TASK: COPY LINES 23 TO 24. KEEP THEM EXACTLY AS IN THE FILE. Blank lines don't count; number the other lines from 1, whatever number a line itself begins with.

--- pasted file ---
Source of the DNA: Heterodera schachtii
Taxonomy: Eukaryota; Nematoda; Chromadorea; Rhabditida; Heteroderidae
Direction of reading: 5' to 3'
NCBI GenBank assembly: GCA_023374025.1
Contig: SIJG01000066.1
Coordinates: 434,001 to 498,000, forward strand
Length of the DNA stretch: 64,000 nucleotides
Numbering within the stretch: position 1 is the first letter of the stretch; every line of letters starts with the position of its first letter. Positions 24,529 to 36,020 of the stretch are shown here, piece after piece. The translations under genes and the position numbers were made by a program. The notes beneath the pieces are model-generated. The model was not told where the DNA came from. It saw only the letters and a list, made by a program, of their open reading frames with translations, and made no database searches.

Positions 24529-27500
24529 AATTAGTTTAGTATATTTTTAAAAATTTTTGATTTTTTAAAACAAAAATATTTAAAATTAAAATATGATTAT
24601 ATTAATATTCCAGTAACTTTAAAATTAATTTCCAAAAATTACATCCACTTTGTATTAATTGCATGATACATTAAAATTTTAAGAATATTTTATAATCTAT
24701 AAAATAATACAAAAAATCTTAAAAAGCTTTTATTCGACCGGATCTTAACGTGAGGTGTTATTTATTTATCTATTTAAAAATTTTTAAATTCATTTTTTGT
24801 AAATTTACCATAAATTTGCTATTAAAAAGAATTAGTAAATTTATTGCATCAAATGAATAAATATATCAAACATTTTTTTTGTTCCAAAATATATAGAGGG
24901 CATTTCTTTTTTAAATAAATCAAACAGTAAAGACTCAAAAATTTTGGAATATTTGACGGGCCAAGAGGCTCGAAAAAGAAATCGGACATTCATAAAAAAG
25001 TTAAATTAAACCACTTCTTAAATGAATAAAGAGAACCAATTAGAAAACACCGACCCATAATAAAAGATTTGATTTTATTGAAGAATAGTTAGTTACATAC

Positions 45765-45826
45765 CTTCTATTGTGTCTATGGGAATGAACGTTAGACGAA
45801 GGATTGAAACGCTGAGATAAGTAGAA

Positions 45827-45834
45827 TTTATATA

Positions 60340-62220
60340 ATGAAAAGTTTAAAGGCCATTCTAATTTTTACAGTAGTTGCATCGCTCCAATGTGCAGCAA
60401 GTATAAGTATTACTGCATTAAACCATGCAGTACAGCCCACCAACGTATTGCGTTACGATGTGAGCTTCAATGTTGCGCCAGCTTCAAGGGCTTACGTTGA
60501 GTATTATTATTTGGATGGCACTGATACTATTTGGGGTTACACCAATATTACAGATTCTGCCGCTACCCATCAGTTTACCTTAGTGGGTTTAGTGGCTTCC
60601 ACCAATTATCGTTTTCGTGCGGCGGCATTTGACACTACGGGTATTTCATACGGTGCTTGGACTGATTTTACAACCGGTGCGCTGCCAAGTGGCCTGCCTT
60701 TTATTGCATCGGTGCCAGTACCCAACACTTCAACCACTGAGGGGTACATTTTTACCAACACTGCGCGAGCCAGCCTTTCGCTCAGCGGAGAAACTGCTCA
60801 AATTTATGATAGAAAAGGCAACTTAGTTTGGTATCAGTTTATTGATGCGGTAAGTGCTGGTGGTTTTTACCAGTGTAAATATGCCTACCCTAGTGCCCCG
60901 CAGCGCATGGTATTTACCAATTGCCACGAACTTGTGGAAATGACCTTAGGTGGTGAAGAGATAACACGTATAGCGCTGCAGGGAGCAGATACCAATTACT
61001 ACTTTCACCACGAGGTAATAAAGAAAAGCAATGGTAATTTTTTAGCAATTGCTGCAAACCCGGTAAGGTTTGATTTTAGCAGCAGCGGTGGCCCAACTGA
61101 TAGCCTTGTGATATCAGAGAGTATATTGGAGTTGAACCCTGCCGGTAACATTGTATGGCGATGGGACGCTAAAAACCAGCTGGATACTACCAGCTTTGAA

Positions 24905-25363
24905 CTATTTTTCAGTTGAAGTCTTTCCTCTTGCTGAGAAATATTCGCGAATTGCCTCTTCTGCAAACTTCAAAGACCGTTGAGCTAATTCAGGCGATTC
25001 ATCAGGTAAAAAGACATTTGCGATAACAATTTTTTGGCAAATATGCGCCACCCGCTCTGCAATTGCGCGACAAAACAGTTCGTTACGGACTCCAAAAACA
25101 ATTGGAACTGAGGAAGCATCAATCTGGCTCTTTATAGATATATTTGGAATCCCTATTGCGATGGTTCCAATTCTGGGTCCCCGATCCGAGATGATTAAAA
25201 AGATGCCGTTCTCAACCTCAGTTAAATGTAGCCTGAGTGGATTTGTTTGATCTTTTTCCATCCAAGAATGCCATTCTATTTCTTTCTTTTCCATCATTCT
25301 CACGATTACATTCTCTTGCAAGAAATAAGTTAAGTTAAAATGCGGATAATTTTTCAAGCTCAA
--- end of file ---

60401 GTATAAGTATTACTGCATTAAACCATGCAGTACAGCCCACCAACGTATTGCGTTACGATGTGAGCTTCAATGTTGCGCCAGCTTCAAGGGCTTACGTTGA
60501 GTATTATTATTTGGATGGCACTGATACTATTTGGGGTTACACCAATATTACAGATTCTGCCGCTACCCATCAGTTTACCTTAGTGGGTTTAGTGGCTTCC